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Stories by Alex Ruppenthal

Study: 68,000 Illinois Residents Use Well Water High in Arsenic

More than 2 million Americans, including nearly 68,000 in Illinois, get water from wells with high levels of toxic arsenic, according to a new study by the U.S. Geological Survey and Centers for Disease Control and Prevention.

Virtual Reality Submarine to Set Sail at Lincoln Park Zoo

Lincoln Park Zoo's upcoming Sea Explorer 5-D lets visitors "dive" into the ocean in a virtual submarine. (Courtesy Attraktion!)

A new experience coming this fall to Lincoln Park Zoo will allow visitors “dive” into the ocean and explore landscapes and wildlife at the North and South Poles or in deep ocean waters. 

Astronomers Detect Colliding Neutron Stars in Historic Observation

| Paul Caine
A NASA animation shows the pending collision of two neutron stars. (NASA)

An international team that includes Chicago astronomers recently observed the collision of two high-density neutron stars, a historic discovery that confirms decades of scientific work. 

Young Angler Catches Rare American Eel at Chicago River Fishing Event

Hundreds of anglers participate in the #ChicagoFishes event Oct. 13 to celebrate decades of cleanup efforts to the Chicago River. (© Shedd Aquarium)

An American eel caught by a 5-year-old angler last week is possibly the first such eel ever recorded in the Chicago River, according to the Illinois Department of Natural Resources.

UChicago Poll: Most Americans Want Government to Address Climate Change

| Marc Vitali
(Daniel Dionne / Flickr)

A new poll on climate and energy reveals surprising attitudes from Americans. We talk with the leader of the University of Chicago study group.

Obama Science Adviser to Give Lecture on Climate Change

Former President Barack Obama with Science and Technology Adviser John P. Holdren (U.S. National Archives)

President Barack Obama’s science and technology adviser will deliver a lecture on climate change this week in Chicago. John P. Holdren was the longest-serving science adviser in the history of the position.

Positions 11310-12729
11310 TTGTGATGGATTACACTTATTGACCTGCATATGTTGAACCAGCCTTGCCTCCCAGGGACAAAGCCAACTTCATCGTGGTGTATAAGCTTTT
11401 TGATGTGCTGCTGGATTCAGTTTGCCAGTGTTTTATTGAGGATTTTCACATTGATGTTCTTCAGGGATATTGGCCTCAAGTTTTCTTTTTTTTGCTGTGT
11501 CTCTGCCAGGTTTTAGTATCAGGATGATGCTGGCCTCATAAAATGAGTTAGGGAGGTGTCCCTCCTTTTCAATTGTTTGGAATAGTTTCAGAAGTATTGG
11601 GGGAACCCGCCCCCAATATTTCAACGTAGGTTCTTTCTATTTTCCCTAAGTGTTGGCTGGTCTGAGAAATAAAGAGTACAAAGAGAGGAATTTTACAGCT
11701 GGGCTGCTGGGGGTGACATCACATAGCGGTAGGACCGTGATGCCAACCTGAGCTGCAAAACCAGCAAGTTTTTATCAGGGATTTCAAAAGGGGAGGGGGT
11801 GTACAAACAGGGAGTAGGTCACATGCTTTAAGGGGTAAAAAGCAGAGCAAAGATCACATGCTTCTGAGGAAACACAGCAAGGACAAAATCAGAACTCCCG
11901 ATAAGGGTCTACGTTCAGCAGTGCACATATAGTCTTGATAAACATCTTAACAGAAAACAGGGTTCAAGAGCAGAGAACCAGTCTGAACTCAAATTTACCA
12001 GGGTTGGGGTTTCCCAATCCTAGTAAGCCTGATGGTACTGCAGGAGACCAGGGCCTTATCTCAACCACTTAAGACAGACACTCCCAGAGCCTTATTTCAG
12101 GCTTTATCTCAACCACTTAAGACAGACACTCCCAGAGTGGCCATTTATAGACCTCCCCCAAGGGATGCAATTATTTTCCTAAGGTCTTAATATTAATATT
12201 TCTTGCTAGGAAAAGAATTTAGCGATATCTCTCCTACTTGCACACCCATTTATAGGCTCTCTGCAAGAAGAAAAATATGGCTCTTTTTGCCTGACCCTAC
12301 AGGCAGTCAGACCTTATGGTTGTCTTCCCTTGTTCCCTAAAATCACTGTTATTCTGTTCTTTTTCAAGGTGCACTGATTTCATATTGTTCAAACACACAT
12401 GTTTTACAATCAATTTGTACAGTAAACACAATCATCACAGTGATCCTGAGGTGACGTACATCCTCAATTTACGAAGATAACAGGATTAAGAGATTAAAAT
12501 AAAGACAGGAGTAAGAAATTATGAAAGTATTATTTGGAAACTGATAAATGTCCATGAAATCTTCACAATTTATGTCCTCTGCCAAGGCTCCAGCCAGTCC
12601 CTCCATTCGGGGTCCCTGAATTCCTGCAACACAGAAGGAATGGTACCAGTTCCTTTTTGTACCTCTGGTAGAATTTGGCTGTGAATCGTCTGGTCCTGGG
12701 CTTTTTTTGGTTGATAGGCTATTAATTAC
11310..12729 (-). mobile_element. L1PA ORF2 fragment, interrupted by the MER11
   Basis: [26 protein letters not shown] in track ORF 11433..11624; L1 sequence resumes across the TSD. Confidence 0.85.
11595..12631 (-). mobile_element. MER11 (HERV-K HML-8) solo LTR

Rare Herons Thriving But Keep Falling Out of Their Nests, Zoo Says

Black-crowned night herons average about 2 feet in length and weigh nearly 2 pounds. (Courtesy Lincoln Park Zoo)

The black-crowned night heron is one of the rarest birds in Illinois. Lincoln Park Zoo now hosts a colony of more than 600 herons, but things have getting a bit crowded. 

Tough Road Ahead for 4-Week-Old Beluga Whale Rescued in Alaska

(Courtesy ©Alaska SeaLife Center)

Shedd Aquarium experts are among those caring for a whale calf rescued Sept. 30 in Alaska’s Cook Inlet. The calf belongs to a critically endangered population of beluga whales.

Group Plans to Sue EPA’s Pruitt Over East Chicago Coke Plant

EPA Administrator Scott Pruitt speaks April 19 after meeting with residents of East Chicago’s lead-contaminated neighborhoods. (Alex Ruppenthal / Chicago Tonight)

Since 2010, the EPA has cited an East Chicago steelmaking facility six times for violations of the Clean Air Act. Now, a group representing nearby residents intends to sue EPA Administrator Scott Pruitt over the renewal of the company’s operating permit.

Guests Welcome at Lincoln Park Zoo’s New ‘Insect Hotel’

(Courtesy Lincoln Park Zoo)

It looks like an art project, but a seven-floor structure at Lincoln Park Zoo is outfitted with logs, bricks, sticks and other materials to provide cozy spaces for insects to nest.

Half-Naked ‘Zebra’ to Protest Circus Opening This Week in Chicago

(Courtesy PETA)

Dressed in little more than black-and-white body paint, a PETA supporter on Wednesday will urge passersby to skip performances this month by a circus company with a track record of mistreating animals. 

Chicago Considers ‘Good Food’ Procurement Policy

(Linda N. / Flickr)